He jumped and he hollered and then did he pout,
When more rapid than eagles Carroll’s answers they came,
As he chuckled, and shouted, and called them by name!

“Now Dean! Now John! Now Peter and Tony!
Your smears are entirely made of baloney
Just hold up a mirror to see what I say
For B.S. on your side has always held sway”

And then in a twinkling they heard from below,
The prancing and pawing of a media show.
As they stared at each other, dumbfounded all round,
Down the chimney a new scandal came with a bound.

As dry leaves that before the wild hurricane fly,
When they meet with the Opposition, mount to the sky,
Up to the House-top the F-35’s they flew,
With a fistful of hidden costs and an extra zero or two.

And then, in an instant, they heard on the roof,
The banging and clanging of a political spoof.
As they stared at the pilot, making the motor go round,
The F-35 got stuck on the ground.

He was grumpy this pilot, a right sulky old guy,
And we shuddered when he turned on us his evil blue eye!
A hiss from his tongue and a twist of his head,
Soon gave us to know we had much to dread.

He spoke many words, that made little sense,
“Fight me on this, and I’ll abolish your dear Cent”.
And holding his middle finger up in front of his nose,
And giving a nod, to the clown car he goes!

He slunk to this car, to his team gave a shout,
And away they all clugged, like an old man with gout.
But I heard him exclaim, ‘ere he drove out of sight,
“You guys are all Nazis!…Hmmm, think I’ll prorogue tonight!”

HUZZAH!!!!





Three Reasons Affirming Quebec Assent to the Canada Act

24 04 2012

Thirty years later, we still hear from some parties the myth that Québec did not ratify the Constitution known as the Canada Act, 1982, and then use the myth to political advantage.  The record needs to be set straight once and for all.

First, during the publicly televised constitution debates before the nation, all of the Canadian Premiers and the Prime Minister, Pierre Elliott Trudeau, signed the agreement, including René Lévesque when he used an asterisk as his “mark” on the agreement.  A “mark” such as the René Lévesque asterisk on the Constitution would, in any court of law in the land, serve as legal tender as an instrument of ratification of the agreement.  The fact that the Québec premier chose to use a mark instead of his signature is immaterial in legal terms.  A mark is recognized as such in our laws, including the laws on the books at the time.  In a challenge before the courts in this matter, the challenge would likely fail, and the courts would recognize that Québec did sign the constitution.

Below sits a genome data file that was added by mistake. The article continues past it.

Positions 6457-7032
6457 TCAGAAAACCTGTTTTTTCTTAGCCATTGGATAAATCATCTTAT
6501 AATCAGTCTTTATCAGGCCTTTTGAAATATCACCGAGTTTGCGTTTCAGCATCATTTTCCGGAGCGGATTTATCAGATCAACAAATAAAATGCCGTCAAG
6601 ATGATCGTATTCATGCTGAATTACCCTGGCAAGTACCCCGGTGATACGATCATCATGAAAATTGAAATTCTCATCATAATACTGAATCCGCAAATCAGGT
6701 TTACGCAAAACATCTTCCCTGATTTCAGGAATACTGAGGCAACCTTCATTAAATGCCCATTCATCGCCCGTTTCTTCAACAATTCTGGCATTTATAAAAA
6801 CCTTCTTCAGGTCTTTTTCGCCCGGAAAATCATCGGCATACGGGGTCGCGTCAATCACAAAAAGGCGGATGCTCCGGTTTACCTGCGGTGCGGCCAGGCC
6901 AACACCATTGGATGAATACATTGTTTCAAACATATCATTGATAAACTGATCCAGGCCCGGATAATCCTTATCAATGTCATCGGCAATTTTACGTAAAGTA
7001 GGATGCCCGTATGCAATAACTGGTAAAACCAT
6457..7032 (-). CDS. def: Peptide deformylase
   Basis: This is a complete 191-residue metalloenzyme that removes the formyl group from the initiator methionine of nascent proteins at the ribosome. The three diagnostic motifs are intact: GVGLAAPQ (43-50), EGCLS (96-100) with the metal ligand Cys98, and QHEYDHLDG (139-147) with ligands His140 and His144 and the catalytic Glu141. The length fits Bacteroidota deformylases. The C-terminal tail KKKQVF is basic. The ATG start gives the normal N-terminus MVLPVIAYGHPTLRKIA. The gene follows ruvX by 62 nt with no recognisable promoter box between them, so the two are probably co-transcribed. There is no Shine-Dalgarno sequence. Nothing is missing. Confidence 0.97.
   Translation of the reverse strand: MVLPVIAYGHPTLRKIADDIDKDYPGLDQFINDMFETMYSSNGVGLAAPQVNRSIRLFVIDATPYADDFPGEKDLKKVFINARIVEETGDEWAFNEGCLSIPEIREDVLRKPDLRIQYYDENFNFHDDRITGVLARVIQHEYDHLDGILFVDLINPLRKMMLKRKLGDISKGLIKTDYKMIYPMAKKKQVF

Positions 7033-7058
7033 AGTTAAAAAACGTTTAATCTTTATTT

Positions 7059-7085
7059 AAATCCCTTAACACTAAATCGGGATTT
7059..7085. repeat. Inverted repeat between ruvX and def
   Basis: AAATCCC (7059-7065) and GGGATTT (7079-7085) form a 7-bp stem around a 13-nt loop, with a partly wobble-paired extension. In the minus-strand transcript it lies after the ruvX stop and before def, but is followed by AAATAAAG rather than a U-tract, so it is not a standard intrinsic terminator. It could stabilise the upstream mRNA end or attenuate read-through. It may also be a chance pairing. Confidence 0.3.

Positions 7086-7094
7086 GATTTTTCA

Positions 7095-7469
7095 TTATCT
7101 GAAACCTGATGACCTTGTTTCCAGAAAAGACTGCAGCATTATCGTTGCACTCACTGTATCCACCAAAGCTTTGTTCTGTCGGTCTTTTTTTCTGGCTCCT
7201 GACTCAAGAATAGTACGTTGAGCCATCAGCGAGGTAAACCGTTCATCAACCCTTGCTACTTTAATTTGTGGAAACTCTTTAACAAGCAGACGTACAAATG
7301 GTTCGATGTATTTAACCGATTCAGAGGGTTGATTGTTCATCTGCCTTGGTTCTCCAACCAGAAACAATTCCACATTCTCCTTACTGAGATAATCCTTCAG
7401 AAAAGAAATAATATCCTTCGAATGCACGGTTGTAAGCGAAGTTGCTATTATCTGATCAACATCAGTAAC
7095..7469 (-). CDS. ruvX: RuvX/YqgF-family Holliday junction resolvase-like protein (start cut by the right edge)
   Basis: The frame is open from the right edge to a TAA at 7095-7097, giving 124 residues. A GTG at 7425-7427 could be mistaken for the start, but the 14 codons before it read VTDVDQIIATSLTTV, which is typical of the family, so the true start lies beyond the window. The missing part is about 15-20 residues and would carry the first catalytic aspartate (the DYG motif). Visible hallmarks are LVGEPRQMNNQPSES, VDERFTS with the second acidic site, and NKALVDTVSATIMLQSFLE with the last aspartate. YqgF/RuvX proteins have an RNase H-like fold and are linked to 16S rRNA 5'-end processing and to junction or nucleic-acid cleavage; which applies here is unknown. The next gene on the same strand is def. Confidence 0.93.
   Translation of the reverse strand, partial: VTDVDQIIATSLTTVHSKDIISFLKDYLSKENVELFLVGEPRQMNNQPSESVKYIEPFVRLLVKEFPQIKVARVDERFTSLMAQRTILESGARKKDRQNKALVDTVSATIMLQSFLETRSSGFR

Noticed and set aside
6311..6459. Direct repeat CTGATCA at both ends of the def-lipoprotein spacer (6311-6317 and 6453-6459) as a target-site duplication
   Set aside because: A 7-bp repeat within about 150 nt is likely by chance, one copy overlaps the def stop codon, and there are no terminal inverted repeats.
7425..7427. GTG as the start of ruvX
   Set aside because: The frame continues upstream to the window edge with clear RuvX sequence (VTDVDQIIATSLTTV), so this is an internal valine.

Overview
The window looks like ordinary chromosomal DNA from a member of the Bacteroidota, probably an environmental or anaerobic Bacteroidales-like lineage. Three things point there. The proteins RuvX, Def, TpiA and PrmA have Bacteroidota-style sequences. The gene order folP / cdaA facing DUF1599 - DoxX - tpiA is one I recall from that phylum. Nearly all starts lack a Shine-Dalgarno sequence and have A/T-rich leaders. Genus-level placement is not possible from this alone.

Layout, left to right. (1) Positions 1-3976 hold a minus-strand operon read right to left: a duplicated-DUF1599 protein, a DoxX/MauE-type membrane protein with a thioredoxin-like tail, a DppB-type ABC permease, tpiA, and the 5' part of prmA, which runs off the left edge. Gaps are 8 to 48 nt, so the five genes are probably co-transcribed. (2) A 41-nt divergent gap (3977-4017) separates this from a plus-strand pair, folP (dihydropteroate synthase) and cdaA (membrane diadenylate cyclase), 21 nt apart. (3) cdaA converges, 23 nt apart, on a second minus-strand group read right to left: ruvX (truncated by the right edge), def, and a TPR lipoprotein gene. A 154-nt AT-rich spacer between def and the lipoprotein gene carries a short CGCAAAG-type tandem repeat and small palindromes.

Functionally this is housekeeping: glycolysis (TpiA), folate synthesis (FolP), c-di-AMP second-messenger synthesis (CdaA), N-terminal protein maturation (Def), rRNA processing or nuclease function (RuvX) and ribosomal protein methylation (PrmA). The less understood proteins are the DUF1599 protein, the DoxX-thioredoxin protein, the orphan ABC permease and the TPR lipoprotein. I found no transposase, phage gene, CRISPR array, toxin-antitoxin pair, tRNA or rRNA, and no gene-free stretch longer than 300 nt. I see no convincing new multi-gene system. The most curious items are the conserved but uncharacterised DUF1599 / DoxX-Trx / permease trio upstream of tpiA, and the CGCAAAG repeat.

The fact that a few months later, René Lévesque tried to say that he didn’t sign the constitution when he put his mark on it, is no different than someone signing a contract or any other legal writ in such a manner, and then trying to extricate himself from the contract or writ by saying his mark on the contract was not a form of legal assent.  In law, the witnessed mark would serve as legal assent and signature to the contract or writ.

Secondly, the courts of the land, including the Supreme Court of Canada and Québec courts which constitute the judicial branch of our government, have accepted the Canada Act, 1982, as the supreme law of the land as duly adopted and promulgated.  We stress that the Québec courts, the judicial branch of the Québec government, fully recognize the legal validity of the Canada Act, 1982, and by doing so, has given their assent to the Act.

Thirdly, as the framers of the Constitution have repeatedly insisted, the large representation of federal parliamentarians and senators from Québec at the time voted to affirm to Canada Act, 1982.

It’s time to stop playing political football with the myth that Québec did not sign the Constitution.  René Lévesque himself ratified the agreement with his mark.





CETA and Toronto “Reasonableness”

18 03 2012

Free trade agreements between countries are made with the intention of boosting trade by broadening markets which then, ostensibly, increase output and employment. Such a scenario would be a net economic benefit to trade partners, despite the fact that there might be initial growing pains and job losses which are a natural result of a shift toward economic specialization, a by-product of trade agreements.  On the other side of the debate, anti-free trade proponents argue the net economic result is one in which factories and jobs are exported to countries with lower minimum wages and production costs. The reality is much less stark  than either of these two views suggest.

The Council of the City of Toronto has asked for a permanent exemption from the Canadian European Trade Agreement (CETA) that the federal government is currently negotiating because it felt that too much autonomy over its economic and environmental decisions would be sacrificed. Since trade agreements are legally binding on signatories, municipal governments do not have jurisdiction for agreeing to or even complying with such treaties.  Municipalities operating outside any such agreement would be in violation of the treaty and probably result in countervailing trade sanctions or penalties.